In Matthew’s account of Jesus calling Peter, Andrew, and James the three men drop everything and follow Jesus without question.  They did not ask Jesus if He could come back at a better time.  They did not tell Jesus that they were not up to the task of being “fishers of men.”  They did not ask what the job would entail or what sacrifices they would need to make.  They simply left their old lives behind and followed Jesus.  Now we come to Mary.  She was living a typical village life.  She had a fiance and was maybe was looking forward to being married.  And then, out of the blue, an angel tells Her that She is not only pregnant, but pregnant with the Son of God!  Mary was probably a little shocked or scared.  And although she knew this duty was change Her life forever, She fully accepted God’s Will.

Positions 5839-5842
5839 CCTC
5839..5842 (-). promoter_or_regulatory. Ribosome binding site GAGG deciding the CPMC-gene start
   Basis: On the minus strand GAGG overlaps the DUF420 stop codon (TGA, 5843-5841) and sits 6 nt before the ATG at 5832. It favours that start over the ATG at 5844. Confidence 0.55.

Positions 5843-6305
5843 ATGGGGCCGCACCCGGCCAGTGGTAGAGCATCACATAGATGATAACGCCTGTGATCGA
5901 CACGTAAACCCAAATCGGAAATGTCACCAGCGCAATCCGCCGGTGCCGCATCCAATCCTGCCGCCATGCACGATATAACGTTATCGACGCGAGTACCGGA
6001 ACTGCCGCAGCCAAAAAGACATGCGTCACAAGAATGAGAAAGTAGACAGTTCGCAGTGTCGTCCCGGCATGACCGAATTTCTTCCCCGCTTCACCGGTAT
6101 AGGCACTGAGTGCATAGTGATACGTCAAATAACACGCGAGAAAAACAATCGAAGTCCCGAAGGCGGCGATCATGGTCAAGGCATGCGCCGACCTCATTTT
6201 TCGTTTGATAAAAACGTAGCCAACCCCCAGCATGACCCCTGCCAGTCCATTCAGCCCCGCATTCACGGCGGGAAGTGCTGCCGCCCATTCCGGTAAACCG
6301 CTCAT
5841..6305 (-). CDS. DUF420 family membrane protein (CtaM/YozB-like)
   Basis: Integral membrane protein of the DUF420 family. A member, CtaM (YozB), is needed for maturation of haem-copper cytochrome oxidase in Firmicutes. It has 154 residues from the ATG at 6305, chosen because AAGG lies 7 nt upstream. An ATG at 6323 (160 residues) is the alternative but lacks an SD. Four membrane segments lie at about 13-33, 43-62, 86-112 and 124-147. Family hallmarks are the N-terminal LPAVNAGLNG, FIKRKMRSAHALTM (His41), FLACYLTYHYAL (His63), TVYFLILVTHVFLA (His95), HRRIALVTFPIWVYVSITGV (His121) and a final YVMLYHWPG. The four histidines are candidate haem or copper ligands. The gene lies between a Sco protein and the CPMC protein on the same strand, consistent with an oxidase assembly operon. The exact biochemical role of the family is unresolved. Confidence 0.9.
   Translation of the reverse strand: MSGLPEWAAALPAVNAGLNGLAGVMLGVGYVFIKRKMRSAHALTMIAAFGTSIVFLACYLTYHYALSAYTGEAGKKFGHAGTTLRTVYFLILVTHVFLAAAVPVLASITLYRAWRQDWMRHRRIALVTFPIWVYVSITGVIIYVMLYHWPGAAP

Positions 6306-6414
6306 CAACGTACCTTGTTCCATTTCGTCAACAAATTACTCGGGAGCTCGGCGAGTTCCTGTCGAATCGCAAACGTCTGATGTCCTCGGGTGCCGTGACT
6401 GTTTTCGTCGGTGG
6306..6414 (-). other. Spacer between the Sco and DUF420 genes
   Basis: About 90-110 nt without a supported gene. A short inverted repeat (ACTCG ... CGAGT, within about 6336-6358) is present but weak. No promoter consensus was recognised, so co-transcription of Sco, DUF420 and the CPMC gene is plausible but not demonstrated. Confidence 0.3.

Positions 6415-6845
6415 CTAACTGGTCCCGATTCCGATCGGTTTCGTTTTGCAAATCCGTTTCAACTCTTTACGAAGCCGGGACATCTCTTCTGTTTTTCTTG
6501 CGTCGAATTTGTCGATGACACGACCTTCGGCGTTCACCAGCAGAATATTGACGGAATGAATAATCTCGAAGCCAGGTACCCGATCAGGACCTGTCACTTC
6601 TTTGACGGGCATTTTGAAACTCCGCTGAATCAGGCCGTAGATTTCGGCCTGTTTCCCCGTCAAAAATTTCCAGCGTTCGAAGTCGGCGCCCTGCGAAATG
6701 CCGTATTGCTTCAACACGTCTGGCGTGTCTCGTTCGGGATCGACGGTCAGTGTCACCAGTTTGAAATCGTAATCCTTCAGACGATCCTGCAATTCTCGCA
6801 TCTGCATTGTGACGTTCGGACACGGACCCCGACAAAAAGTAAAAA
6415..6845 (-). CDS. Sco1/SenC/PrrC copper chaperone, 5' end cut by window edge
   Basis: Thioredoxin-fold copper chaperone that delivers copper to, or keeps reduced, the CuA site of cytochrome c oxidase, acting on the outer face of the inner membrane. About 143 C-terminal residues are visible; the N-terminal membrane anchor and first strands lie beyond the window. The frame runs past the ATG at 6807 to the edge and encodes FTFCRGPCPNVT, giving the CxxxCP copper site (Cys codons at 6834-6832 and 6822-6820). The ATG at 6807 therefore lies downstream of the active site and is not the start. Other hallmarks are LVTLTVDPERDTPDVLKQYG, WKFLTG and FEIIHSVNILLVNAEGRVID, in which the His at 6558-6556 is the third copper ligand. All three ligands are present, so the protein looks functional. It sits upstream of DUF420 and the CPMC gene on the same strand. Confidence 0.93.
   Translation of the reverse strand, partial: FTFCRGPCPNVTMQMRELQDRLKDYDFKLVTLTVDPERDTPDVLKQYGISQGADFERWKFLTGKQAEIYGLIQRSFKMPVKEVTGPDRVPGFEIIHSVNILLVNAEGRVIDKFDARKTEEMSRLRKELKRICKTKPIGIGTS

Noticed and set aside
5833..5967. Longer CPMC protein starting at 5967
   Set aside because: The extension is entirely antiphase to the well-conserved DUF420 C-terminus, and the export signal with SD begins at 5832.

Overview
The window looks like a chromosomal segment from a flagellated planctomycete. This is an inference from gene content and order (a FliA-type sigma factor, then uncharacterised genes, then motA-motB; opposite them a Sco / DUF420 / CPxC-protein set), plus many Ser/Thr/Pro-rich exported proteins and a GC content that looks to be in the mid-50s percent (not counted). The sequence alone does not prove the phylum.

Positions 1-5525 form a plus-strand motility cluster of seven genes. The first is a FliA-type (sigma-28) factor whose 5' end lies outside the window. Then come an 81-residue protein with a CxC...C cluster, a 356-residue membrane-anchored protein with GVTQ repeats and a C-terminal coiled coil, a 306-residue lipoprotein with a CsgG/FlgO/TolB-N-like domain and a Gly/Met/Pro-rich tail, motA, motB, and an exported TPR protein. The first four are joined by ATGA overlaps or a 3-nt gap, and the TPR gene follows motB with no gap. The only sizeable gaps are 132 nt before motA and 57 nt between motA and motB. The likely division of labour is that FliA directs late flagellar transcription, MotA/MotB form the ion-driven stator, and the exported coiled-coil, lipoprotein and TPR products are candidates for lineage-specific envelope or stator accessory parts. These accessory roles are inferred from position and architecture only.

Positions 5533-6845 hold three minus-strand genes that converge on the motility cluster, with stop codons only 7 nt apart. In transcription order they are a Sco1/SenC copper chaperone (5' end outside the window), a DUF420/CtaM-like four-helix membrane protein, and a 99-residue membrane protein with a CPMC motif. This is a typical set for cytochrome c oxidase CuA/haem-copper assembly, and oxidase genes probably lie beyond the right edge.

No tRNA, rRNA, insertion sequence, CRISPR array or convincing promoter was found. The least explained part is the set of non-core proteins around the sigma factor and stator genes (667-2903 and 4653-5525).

Now we come to you.  Would you be able to radically change you life if Jesus asked you to?  Luckily, the chances of us being called like Mary and the Apostles is very small.  We typically don’t need to make a snap decision to drop everything and follow Jesus.  Even those who accept the vows of poverty, chastity, and obedience don’t make that decision quickly but only after years of study and meditation.  Chances are Jesus isn’t asking you to sell your home, car, and possessions and leave everything you know behind and become a missionary.   But this Gospel and rosary mystery raises the question, “Are there things in your life that prevent you from committing to God’s plans for you?”  Meditate on this question this week and take a deep look at what holds you back.  Money?  Your job?  Your social life? Drugs?  Lust?  The things that hold us back from Jesus may not be outright sinful but might be a distraction.  For example, there is nothing wrong with working hard and making a good living.  But you must be careful to strike the right balance and not have your job consume you and become more important than your relationship with God.  Pray and meditate for the knowledge to find those things in life that prevent you from fully following Jesus and for the strength to not let them have so much control over you.